FREEDOM, TRUST KEY FOR EMPLOYEES
When Logos was growing in the 1990s, it became clear that it needed to move into a bigger community. Pritchett chose Bellingham merely because it was the next biggest community "with a Costco and a mall," but soon found it to be an appealing place to live for himself and his employees.
"We're excited about what's happening on this edge of town. It's really become a vibrant spot," said Pritchett, referring to the area around the Flatiron Building, noting things like the Pickford Film Center, coffee shops, museums and art galleries that attract more people downtown.
While Bellingham is known for its quality of life, particularly with the region's outdoor features, Pritchett knew he had to be proactive when it came to attracting and keeping employees.
His company requires skills that can be difficult to find in an employee - a computer programmer who happens to understand Hebrew or Greek, for example.
Being a former Microsoft employee, Pritchett decided to create a company culture that people would enjoy. Logos consistently lands on a variety of "best workplace" lists, and some of the things it offers is rarely seen in other companies its size:
• Exempt employees don't need to keep track of their vacation or sick time; they take it at their discretion. The focus for those employees is to finish projects on their own schedule. Because of the logistics of handling the phones and other daily tasks, hourly employees are given a set amount of vacation and sick time.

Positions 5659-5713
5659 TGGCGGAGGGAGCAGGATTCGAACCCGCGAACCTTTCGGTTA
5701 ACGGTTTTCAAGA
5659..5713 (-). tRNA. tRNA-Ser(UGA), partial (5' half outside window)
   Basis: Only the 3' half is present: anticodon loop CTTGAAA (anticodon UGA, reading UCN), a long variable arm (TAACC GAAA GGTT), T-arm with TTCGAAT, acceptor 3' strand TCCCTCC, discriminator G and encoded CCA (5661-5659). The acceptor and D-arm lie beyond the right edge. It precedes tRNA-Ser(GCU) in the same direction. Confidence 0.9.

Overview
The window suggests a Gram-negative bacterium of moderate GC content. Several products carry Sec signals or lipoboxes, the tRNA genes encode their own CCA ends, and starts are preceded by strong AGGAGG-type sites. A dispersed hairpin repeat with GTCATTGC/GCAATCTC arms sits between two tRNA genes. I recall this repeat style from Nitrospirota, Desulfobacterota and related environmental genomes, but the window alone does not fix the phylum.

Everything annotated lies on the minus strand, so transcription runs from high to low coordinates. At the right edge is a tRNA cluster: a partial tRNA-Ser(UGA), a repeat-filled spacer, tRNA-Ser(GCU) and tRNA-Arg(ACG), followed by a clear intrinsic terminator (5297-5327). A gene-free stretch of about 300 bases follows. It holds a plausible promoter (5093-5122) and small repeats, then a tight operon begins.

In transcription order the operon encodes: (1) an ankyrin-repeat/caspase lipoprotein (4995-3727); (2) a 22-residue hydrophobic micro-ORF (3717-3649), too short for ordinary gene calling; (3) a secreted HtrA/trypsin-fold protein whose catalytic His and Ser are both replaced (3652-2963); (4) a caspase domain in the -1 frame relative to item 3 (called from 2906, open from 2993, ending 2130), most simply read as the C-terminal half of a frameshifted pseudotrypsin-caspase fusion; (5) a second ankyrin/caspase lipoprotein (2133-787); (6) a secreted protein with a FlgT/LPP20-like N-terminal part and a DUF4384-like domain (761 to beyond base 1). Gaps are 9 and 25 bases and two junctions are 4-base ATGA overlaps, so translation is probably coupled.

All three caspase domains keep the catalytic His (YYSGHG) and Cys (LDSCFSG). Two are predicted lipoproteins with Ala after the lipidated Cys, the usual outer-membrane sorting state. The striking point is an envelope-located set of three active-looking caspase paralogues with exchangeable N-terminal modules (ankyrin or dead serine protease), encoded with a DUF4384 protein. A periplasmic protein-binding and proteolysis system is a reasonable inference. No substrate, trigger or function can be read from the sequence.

• Employees can enjoy free soda and coffee, as well as take advantage of a bike shop that handles repair and service work, or play a variety of games, including pingpong. The company also recently installed an espresso machine.
• After 10 years with the company, an employee can take a sabbatical and be given $1,200 for travel.
• Family events, from movie night to picnics to attending Bellingham Bells baseball games, are a regular occurrence at the company.
The company handbook is a short PowerPoint presentation, focusing on the company's values and goals. There are very few rules in the handbook; it merely asks employees to exercise freedom without abusing it.
Pritchett said employees are welcome to approach him or a supervisor with a question, but he also wants them to be able to do things on their own that make the company better.
"Openness is one of our values," he said. "We don't need 35 pages of rules for employees."
While the company has a variety of perks and freedom for employees, it doesn't tolerate a lack of productivity. In 2006, Pritchett wrote a book called Fire Someone Today, which details strategies not only for terminating employees, but lessons he's learned over the years not just with employees but in building a business.
It's the kind of culture that has kept Lindsey, the ministry relations director, at Logos for 15 years.